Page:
Heavily relying upon the aforesaid observation of the Supreme Court, Mr. Desai submitted that even if the contracts were entered into, Corporation dealing with public could not act arbitrarily and its action must be in conformity with some principles, which meet the test of reason and relevance. Mr. Desai's emphasis was that the term 'otherwise' occurring in the first sentence in the above-quoted extract clearly widened the scope of the court's powers of judicial review even in the post-contract period and he elaborated by submitting that the fact of the case clearly revealed that this State's agency had in the matter of exercising its contractual powers violated flagrantly the guarantee of Article 14 of the Constitution of India. Elaborating his argument, he submitted that the Union of India having the overall administrative control over the affairs of this Corporation, had issued clear directives to all such companies, including this respondent, how they should act even while exercising their contractual powers. The said directives are to be found at page 23 of the petition and as most of the arguments on this score were resting on these directives, 1 think it necessary to incorporate the same hereinbelow:
1. Individual oil company/Joint Inspection Teams should carry out filter paper checks at the Retail outlets.
2. xx xx xx3. If the sample fails in the laboratory test, the dealer should be issued a caution letter and supplies of all products to the concerned Retail outlet should be suspended for 15 days.
4. xx xx xx5. If the repeat or any subsequent sample also fails in the laboratory test, supplies of all petroleum products should immediately be suspended and a show-cause notice issued to the dealer. Action (which may include even termination of dealership) should be taken based on investigations.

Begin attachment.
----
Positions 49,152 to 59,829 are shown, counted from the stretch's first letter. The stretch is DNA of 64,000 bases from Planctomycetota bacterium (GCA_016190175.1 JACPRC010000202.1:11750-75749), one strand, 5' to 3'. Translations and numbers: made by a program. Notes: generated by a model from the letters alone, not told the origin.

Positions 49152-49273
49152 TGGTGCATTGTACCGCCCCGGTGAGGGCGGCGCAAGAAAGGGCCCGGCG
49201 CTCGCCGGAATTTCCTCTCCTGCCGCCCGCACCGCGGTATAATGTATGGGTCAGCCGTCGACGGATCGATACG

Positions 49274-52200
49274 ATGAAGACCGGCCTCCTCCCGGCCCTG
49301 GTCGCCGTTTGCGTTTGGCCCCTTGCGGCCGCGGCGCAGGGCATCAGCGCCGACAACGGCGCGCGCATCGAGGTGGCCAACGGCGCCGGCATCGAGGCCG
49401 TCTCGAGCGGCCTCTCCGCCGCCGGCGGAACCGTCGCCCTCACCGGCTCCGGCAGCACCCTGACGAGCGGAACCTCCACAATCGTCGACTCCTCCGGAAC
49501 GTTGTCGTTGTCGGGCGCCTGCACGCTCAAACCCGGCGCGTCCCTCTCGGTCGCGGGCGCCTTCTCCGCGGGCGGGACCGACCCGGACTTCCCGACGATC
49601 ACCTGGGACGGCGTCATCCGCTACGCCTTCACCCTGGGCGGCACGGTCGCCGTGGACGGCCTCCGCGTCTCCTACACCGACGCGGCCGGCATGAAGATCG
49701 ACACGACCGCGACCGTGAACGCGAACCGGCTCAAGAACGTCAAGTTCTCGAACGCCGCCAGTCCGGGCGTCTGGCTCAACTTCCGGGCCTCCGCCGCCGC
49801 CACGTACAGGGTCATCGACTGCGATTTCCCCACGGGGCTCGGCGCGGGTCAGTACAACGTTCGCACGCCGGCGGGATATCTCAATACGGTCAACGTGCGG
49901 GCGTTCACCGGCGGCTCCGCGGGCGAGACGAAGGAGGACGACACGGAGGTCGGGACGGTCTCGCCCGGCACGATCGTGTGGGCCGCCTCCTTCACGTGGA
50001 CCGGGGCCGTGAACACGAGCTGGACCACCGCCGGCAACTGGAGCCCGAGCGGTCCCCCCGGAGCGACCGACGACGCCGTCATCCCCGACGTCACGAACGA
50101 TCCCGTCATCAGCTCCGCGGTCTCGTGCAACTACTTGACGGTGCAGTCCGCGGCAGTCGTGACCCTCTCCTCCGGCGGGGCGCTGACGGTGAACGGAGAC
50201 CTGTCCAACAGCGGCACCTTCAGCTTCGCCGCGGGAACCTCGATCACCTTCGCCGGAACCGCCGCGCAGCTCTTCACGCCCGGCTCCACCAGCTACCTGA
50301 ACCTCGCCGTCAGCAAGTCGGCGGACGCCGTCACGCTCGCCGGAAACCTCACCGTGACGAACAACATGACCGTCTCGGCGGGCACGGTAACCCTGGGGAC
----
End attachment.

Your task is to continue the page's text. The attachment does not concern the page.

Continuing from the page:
10. Mr. Shelat in this connection tried to get away from this argument by pleading that Annexure 'A' did not contain the directive issued by the Central Government, but they were only a decision reached at a common meeting of the representative of various oil companies wherein a decision inter alia to the very effect of those alleged directives had been reached. In this connection, Mr. Shelat invited my pointed attention to paragraph 15 of the affidavit-in-reply filed in this petition. The words to which my attention was invited are:
I say that on the contrary the purported Government directive in Exhibit 'A' is only a suggestion made by Oil companies other than the respondent-Corporation in the matter of enforcing discipline in marketing of petroleum products. Such recommendations are entirely formulated by the oil companies with a view to adopt a uniform procedure inter alia with regard to cases of adulteration and other malpractices indulged by the dealers. Any such internal guidelines formulated by the Oil Industry are purely private in character and they are privileged communications inter se oil companies and the petitioner is not entitled to refer or rely on any such internal guidelines.
Had the matter rested with this aforesaid assertion, Mr. Shelat would have been right, but pursuant to the interim direction issued by Ahmadi J., a decision on the ultimate outcome of the alleged enquiry against the petitioner had been reached and as per the direction of Ahmadi J., the said communication has been produced before the Court. In paragraph 2 of that final decision of the competent authority of the respondent, an ingenious attempt is made to wriggle out of the aforesaid position, but the overall reading of the said paragraph once for all convinces me that though initially those guidelines might have been mooted at the common meeting of the representatives of the various State-owned Corporations, some directives were issued by the Central Government. The words from that communication are reproduced below:
With reference to paragraph 4 of your petition, the Ministry of Petroleum has issued Guidelines dated 18th February (it should be 8th February) and 1st March 1982 to oil companies being Annexure 'A' to your petition. The true nature and import of this document (Annexure A) has been discussed in para 15 - page 10 of our affidavit-in-reply filed before the Hon'ble High Court (already referred to above). Without prejudice to the rights and contentions raised by us in the said proceedings before the High Court, it is reiterated that the Guidelines issued from time to time have been modified taking into account the representations made by us and the final Guidelines issued by the Ministry of Petroleum is as per Annexure T to this communication. Annexure 'A' to your petition forms only a part of the total set of Guidelines (Chapter V) issued and do not indicate the true and full intention of the Government in this regard....